Inheritance in Java

Inheritance in Java
The process of obtaining the data members and methods from one class to another class is known as inheritance. It is one of the fundamental features of object-oriented programming.

Important points:

  1. In the inheritance the class which is give data members and methods is known as base or super or parent class.
  2. The class which is taking the data members and methods is known as sub or derived or child class.
  3. The data members and methods of a class are known as features.
  4. The concept of inheritance is also known as re-usability or extendable classes or sub classing or derivation.
  5. Why use Inheritance ?
  6. For Method Overriding (used for Runtime Polymorphism).
  7. It's main uses are to enable polymorphism and to be able to reuse code for different classes by putting it in a common super class
  8. For code Re-usability

Why use inheritance in java

  1. For Method Overriding (so runtime polymorphism can be achieved)
  2. For Code Reusability. 


Syntax of Java Inheritance

  1. class Subclass-name extends Superclass-name  
    {  
       //methods and fields  
    }  


    The extends keyword indicates that you are making a new class that derives from an existing class.
    In the terminology of Java, a class that is inherited is called a super class. The new class is called a subclass.

Real life example of inheritance:

The real life example of inheritance is child and parents, all the properties of father are inherited by his son.



Advantage of inheritance

  1. If we develop any application using concept of Inheritance than that application have following advantages,
  2. Application development time is less.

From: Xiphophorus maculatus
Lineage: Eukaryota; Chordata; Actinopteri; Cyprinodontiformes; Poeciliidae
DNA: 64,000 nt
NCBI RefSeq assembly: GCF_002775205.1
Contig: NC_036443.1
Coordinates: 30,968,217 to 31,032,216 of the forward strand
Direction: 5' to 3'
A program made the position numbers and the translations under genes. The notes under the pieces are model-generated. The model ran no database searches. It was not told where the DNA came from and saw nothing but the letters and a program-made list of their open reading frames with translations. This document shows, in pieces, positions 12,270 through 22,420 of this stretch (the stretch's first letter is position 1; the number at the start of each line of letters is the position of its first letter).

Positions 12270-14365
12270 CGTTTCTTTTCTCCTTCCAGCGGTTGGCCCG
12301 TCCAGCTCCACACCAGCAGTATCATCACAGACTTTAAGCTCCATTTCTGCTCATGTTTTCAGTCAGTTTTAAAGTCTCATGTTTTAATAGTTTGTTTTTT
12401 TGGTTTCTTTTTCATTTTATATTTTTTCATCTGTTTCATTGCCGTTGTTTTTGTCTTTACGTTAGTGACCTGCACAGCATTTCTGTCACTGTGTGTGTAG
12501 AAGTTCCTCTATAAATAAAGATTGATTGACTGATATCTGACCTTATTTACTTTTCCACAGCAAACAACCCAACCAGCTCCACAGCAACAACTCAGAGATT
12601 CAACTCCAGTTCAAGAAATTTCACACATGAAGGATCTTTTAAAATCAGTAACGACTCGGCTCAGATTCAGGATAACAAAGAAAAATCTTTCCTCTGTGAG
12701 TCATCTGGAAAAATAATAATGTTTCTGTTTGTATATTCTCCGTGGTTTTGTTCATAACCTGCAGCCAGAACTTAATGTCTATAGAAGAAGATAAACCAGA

3. Application take less memory.
  4. Application execution time is less.
  5. Application performance is enhance (improved).
  6. Redundancy (repetition) of the code is reduced or minimized so that we get consistence results and less storage cost.


Tyes of Inheritance
Based on number of ways inheriting the feature of base class into derived class we have five types of inheritance; they are:
  1. Single inheritance
  2. Multiple inheritance
  3. Hierarchical inheritance
  4. Multilevel inheritance
  5. Hybrid inheritance



Single Inheritance

Single inheritance is damn easy to understand. When a class extends another one class only then we  call it a single inheritance. The below flow diagram shows that class B extends only one class which is A. Here A is a parent class of B and B would be  a child class of A.

Single Inheritance example program in Java

Class A
{
   public void methodA()
   {
     System.out.println("Base class method");
   }
}

Class B extends A
{
   public void methodB()
   {
     System.out.println("Child class method");
   }
   public static void main(String args[])
   {
     B obj = new B();
     obj.methodA(); //calling super class method
     obj.methodB(); //calling local method
  }
}


 Multiple Inheritance

“Multiple Inheritance” refers to the concept of one class extending (Or inherits) more than one base class. The inheritance we learnt earlier had the concept of one base class or parent. The problem with “multiple inheritance” is that the derived class will have to manage the dependency on two base classes.
Multiple Inheritance is very rarely used in software projects. Using Multiple inheritance often leads to problems in the hierarchy. This results in unwanted complexity when further extending the class.